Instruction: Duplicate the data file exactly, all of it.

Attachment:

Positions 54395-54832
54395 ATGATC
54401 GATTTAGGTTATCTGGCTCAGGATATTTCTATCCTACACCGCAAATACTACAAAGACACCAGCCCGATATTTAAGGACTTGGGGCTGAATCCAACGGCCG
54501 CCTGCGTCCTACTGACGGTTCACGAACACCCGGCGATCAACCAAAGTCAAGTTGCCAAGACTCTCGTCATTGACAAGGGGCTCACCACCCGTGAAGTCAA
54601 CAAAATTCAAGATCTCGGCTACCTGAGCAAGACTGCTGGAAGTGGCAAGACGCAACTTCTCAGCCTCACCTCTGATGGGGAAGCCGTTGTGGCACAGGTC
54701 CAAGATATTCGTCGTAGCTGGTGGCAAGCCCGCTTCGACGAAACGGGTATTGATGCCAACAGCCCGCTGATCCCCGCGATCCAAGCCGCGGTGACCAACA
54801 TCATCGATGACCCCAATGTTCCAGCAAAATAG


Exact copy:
Positions 54395-54832
54395 ATGATC
54401 GATTTAGGTTATCTGGCTCAGGATATTTCTATCCTACACCGCAAATACTACAAAGACACCAGCCCGATATTTAAGGACTTGGGGCTGAATCCAACGGCCG
54501 CCTGCGTCCTACTGACGGTTCACGAACACCCGGCGATCAACCAAAGTCAAGTTGCCAAGACTCTCGTCATTGACAAGGGGCTCACCACCCGTGAAGTCAA
54601 CAAAATTCAAGATCTCGGCTACCTGAGCAAGACTGCTGGAAGTGGCAAGACGCAACTTCTCAGCCTCACCTCTGATGGGGAAGCCGTTGTGGCACAGGTC
54701 CAAGATATTCGTCGTAGCTGGTGGCAAGCCCGCTTCGACGAAACGGGTATTGATGCCAACAGCCCGCTGATCCCCGCGATCCAAGCCGCGGTGACCAACA
54801 TCATCGATGACCCCAATGTTCCAGCAAAATAG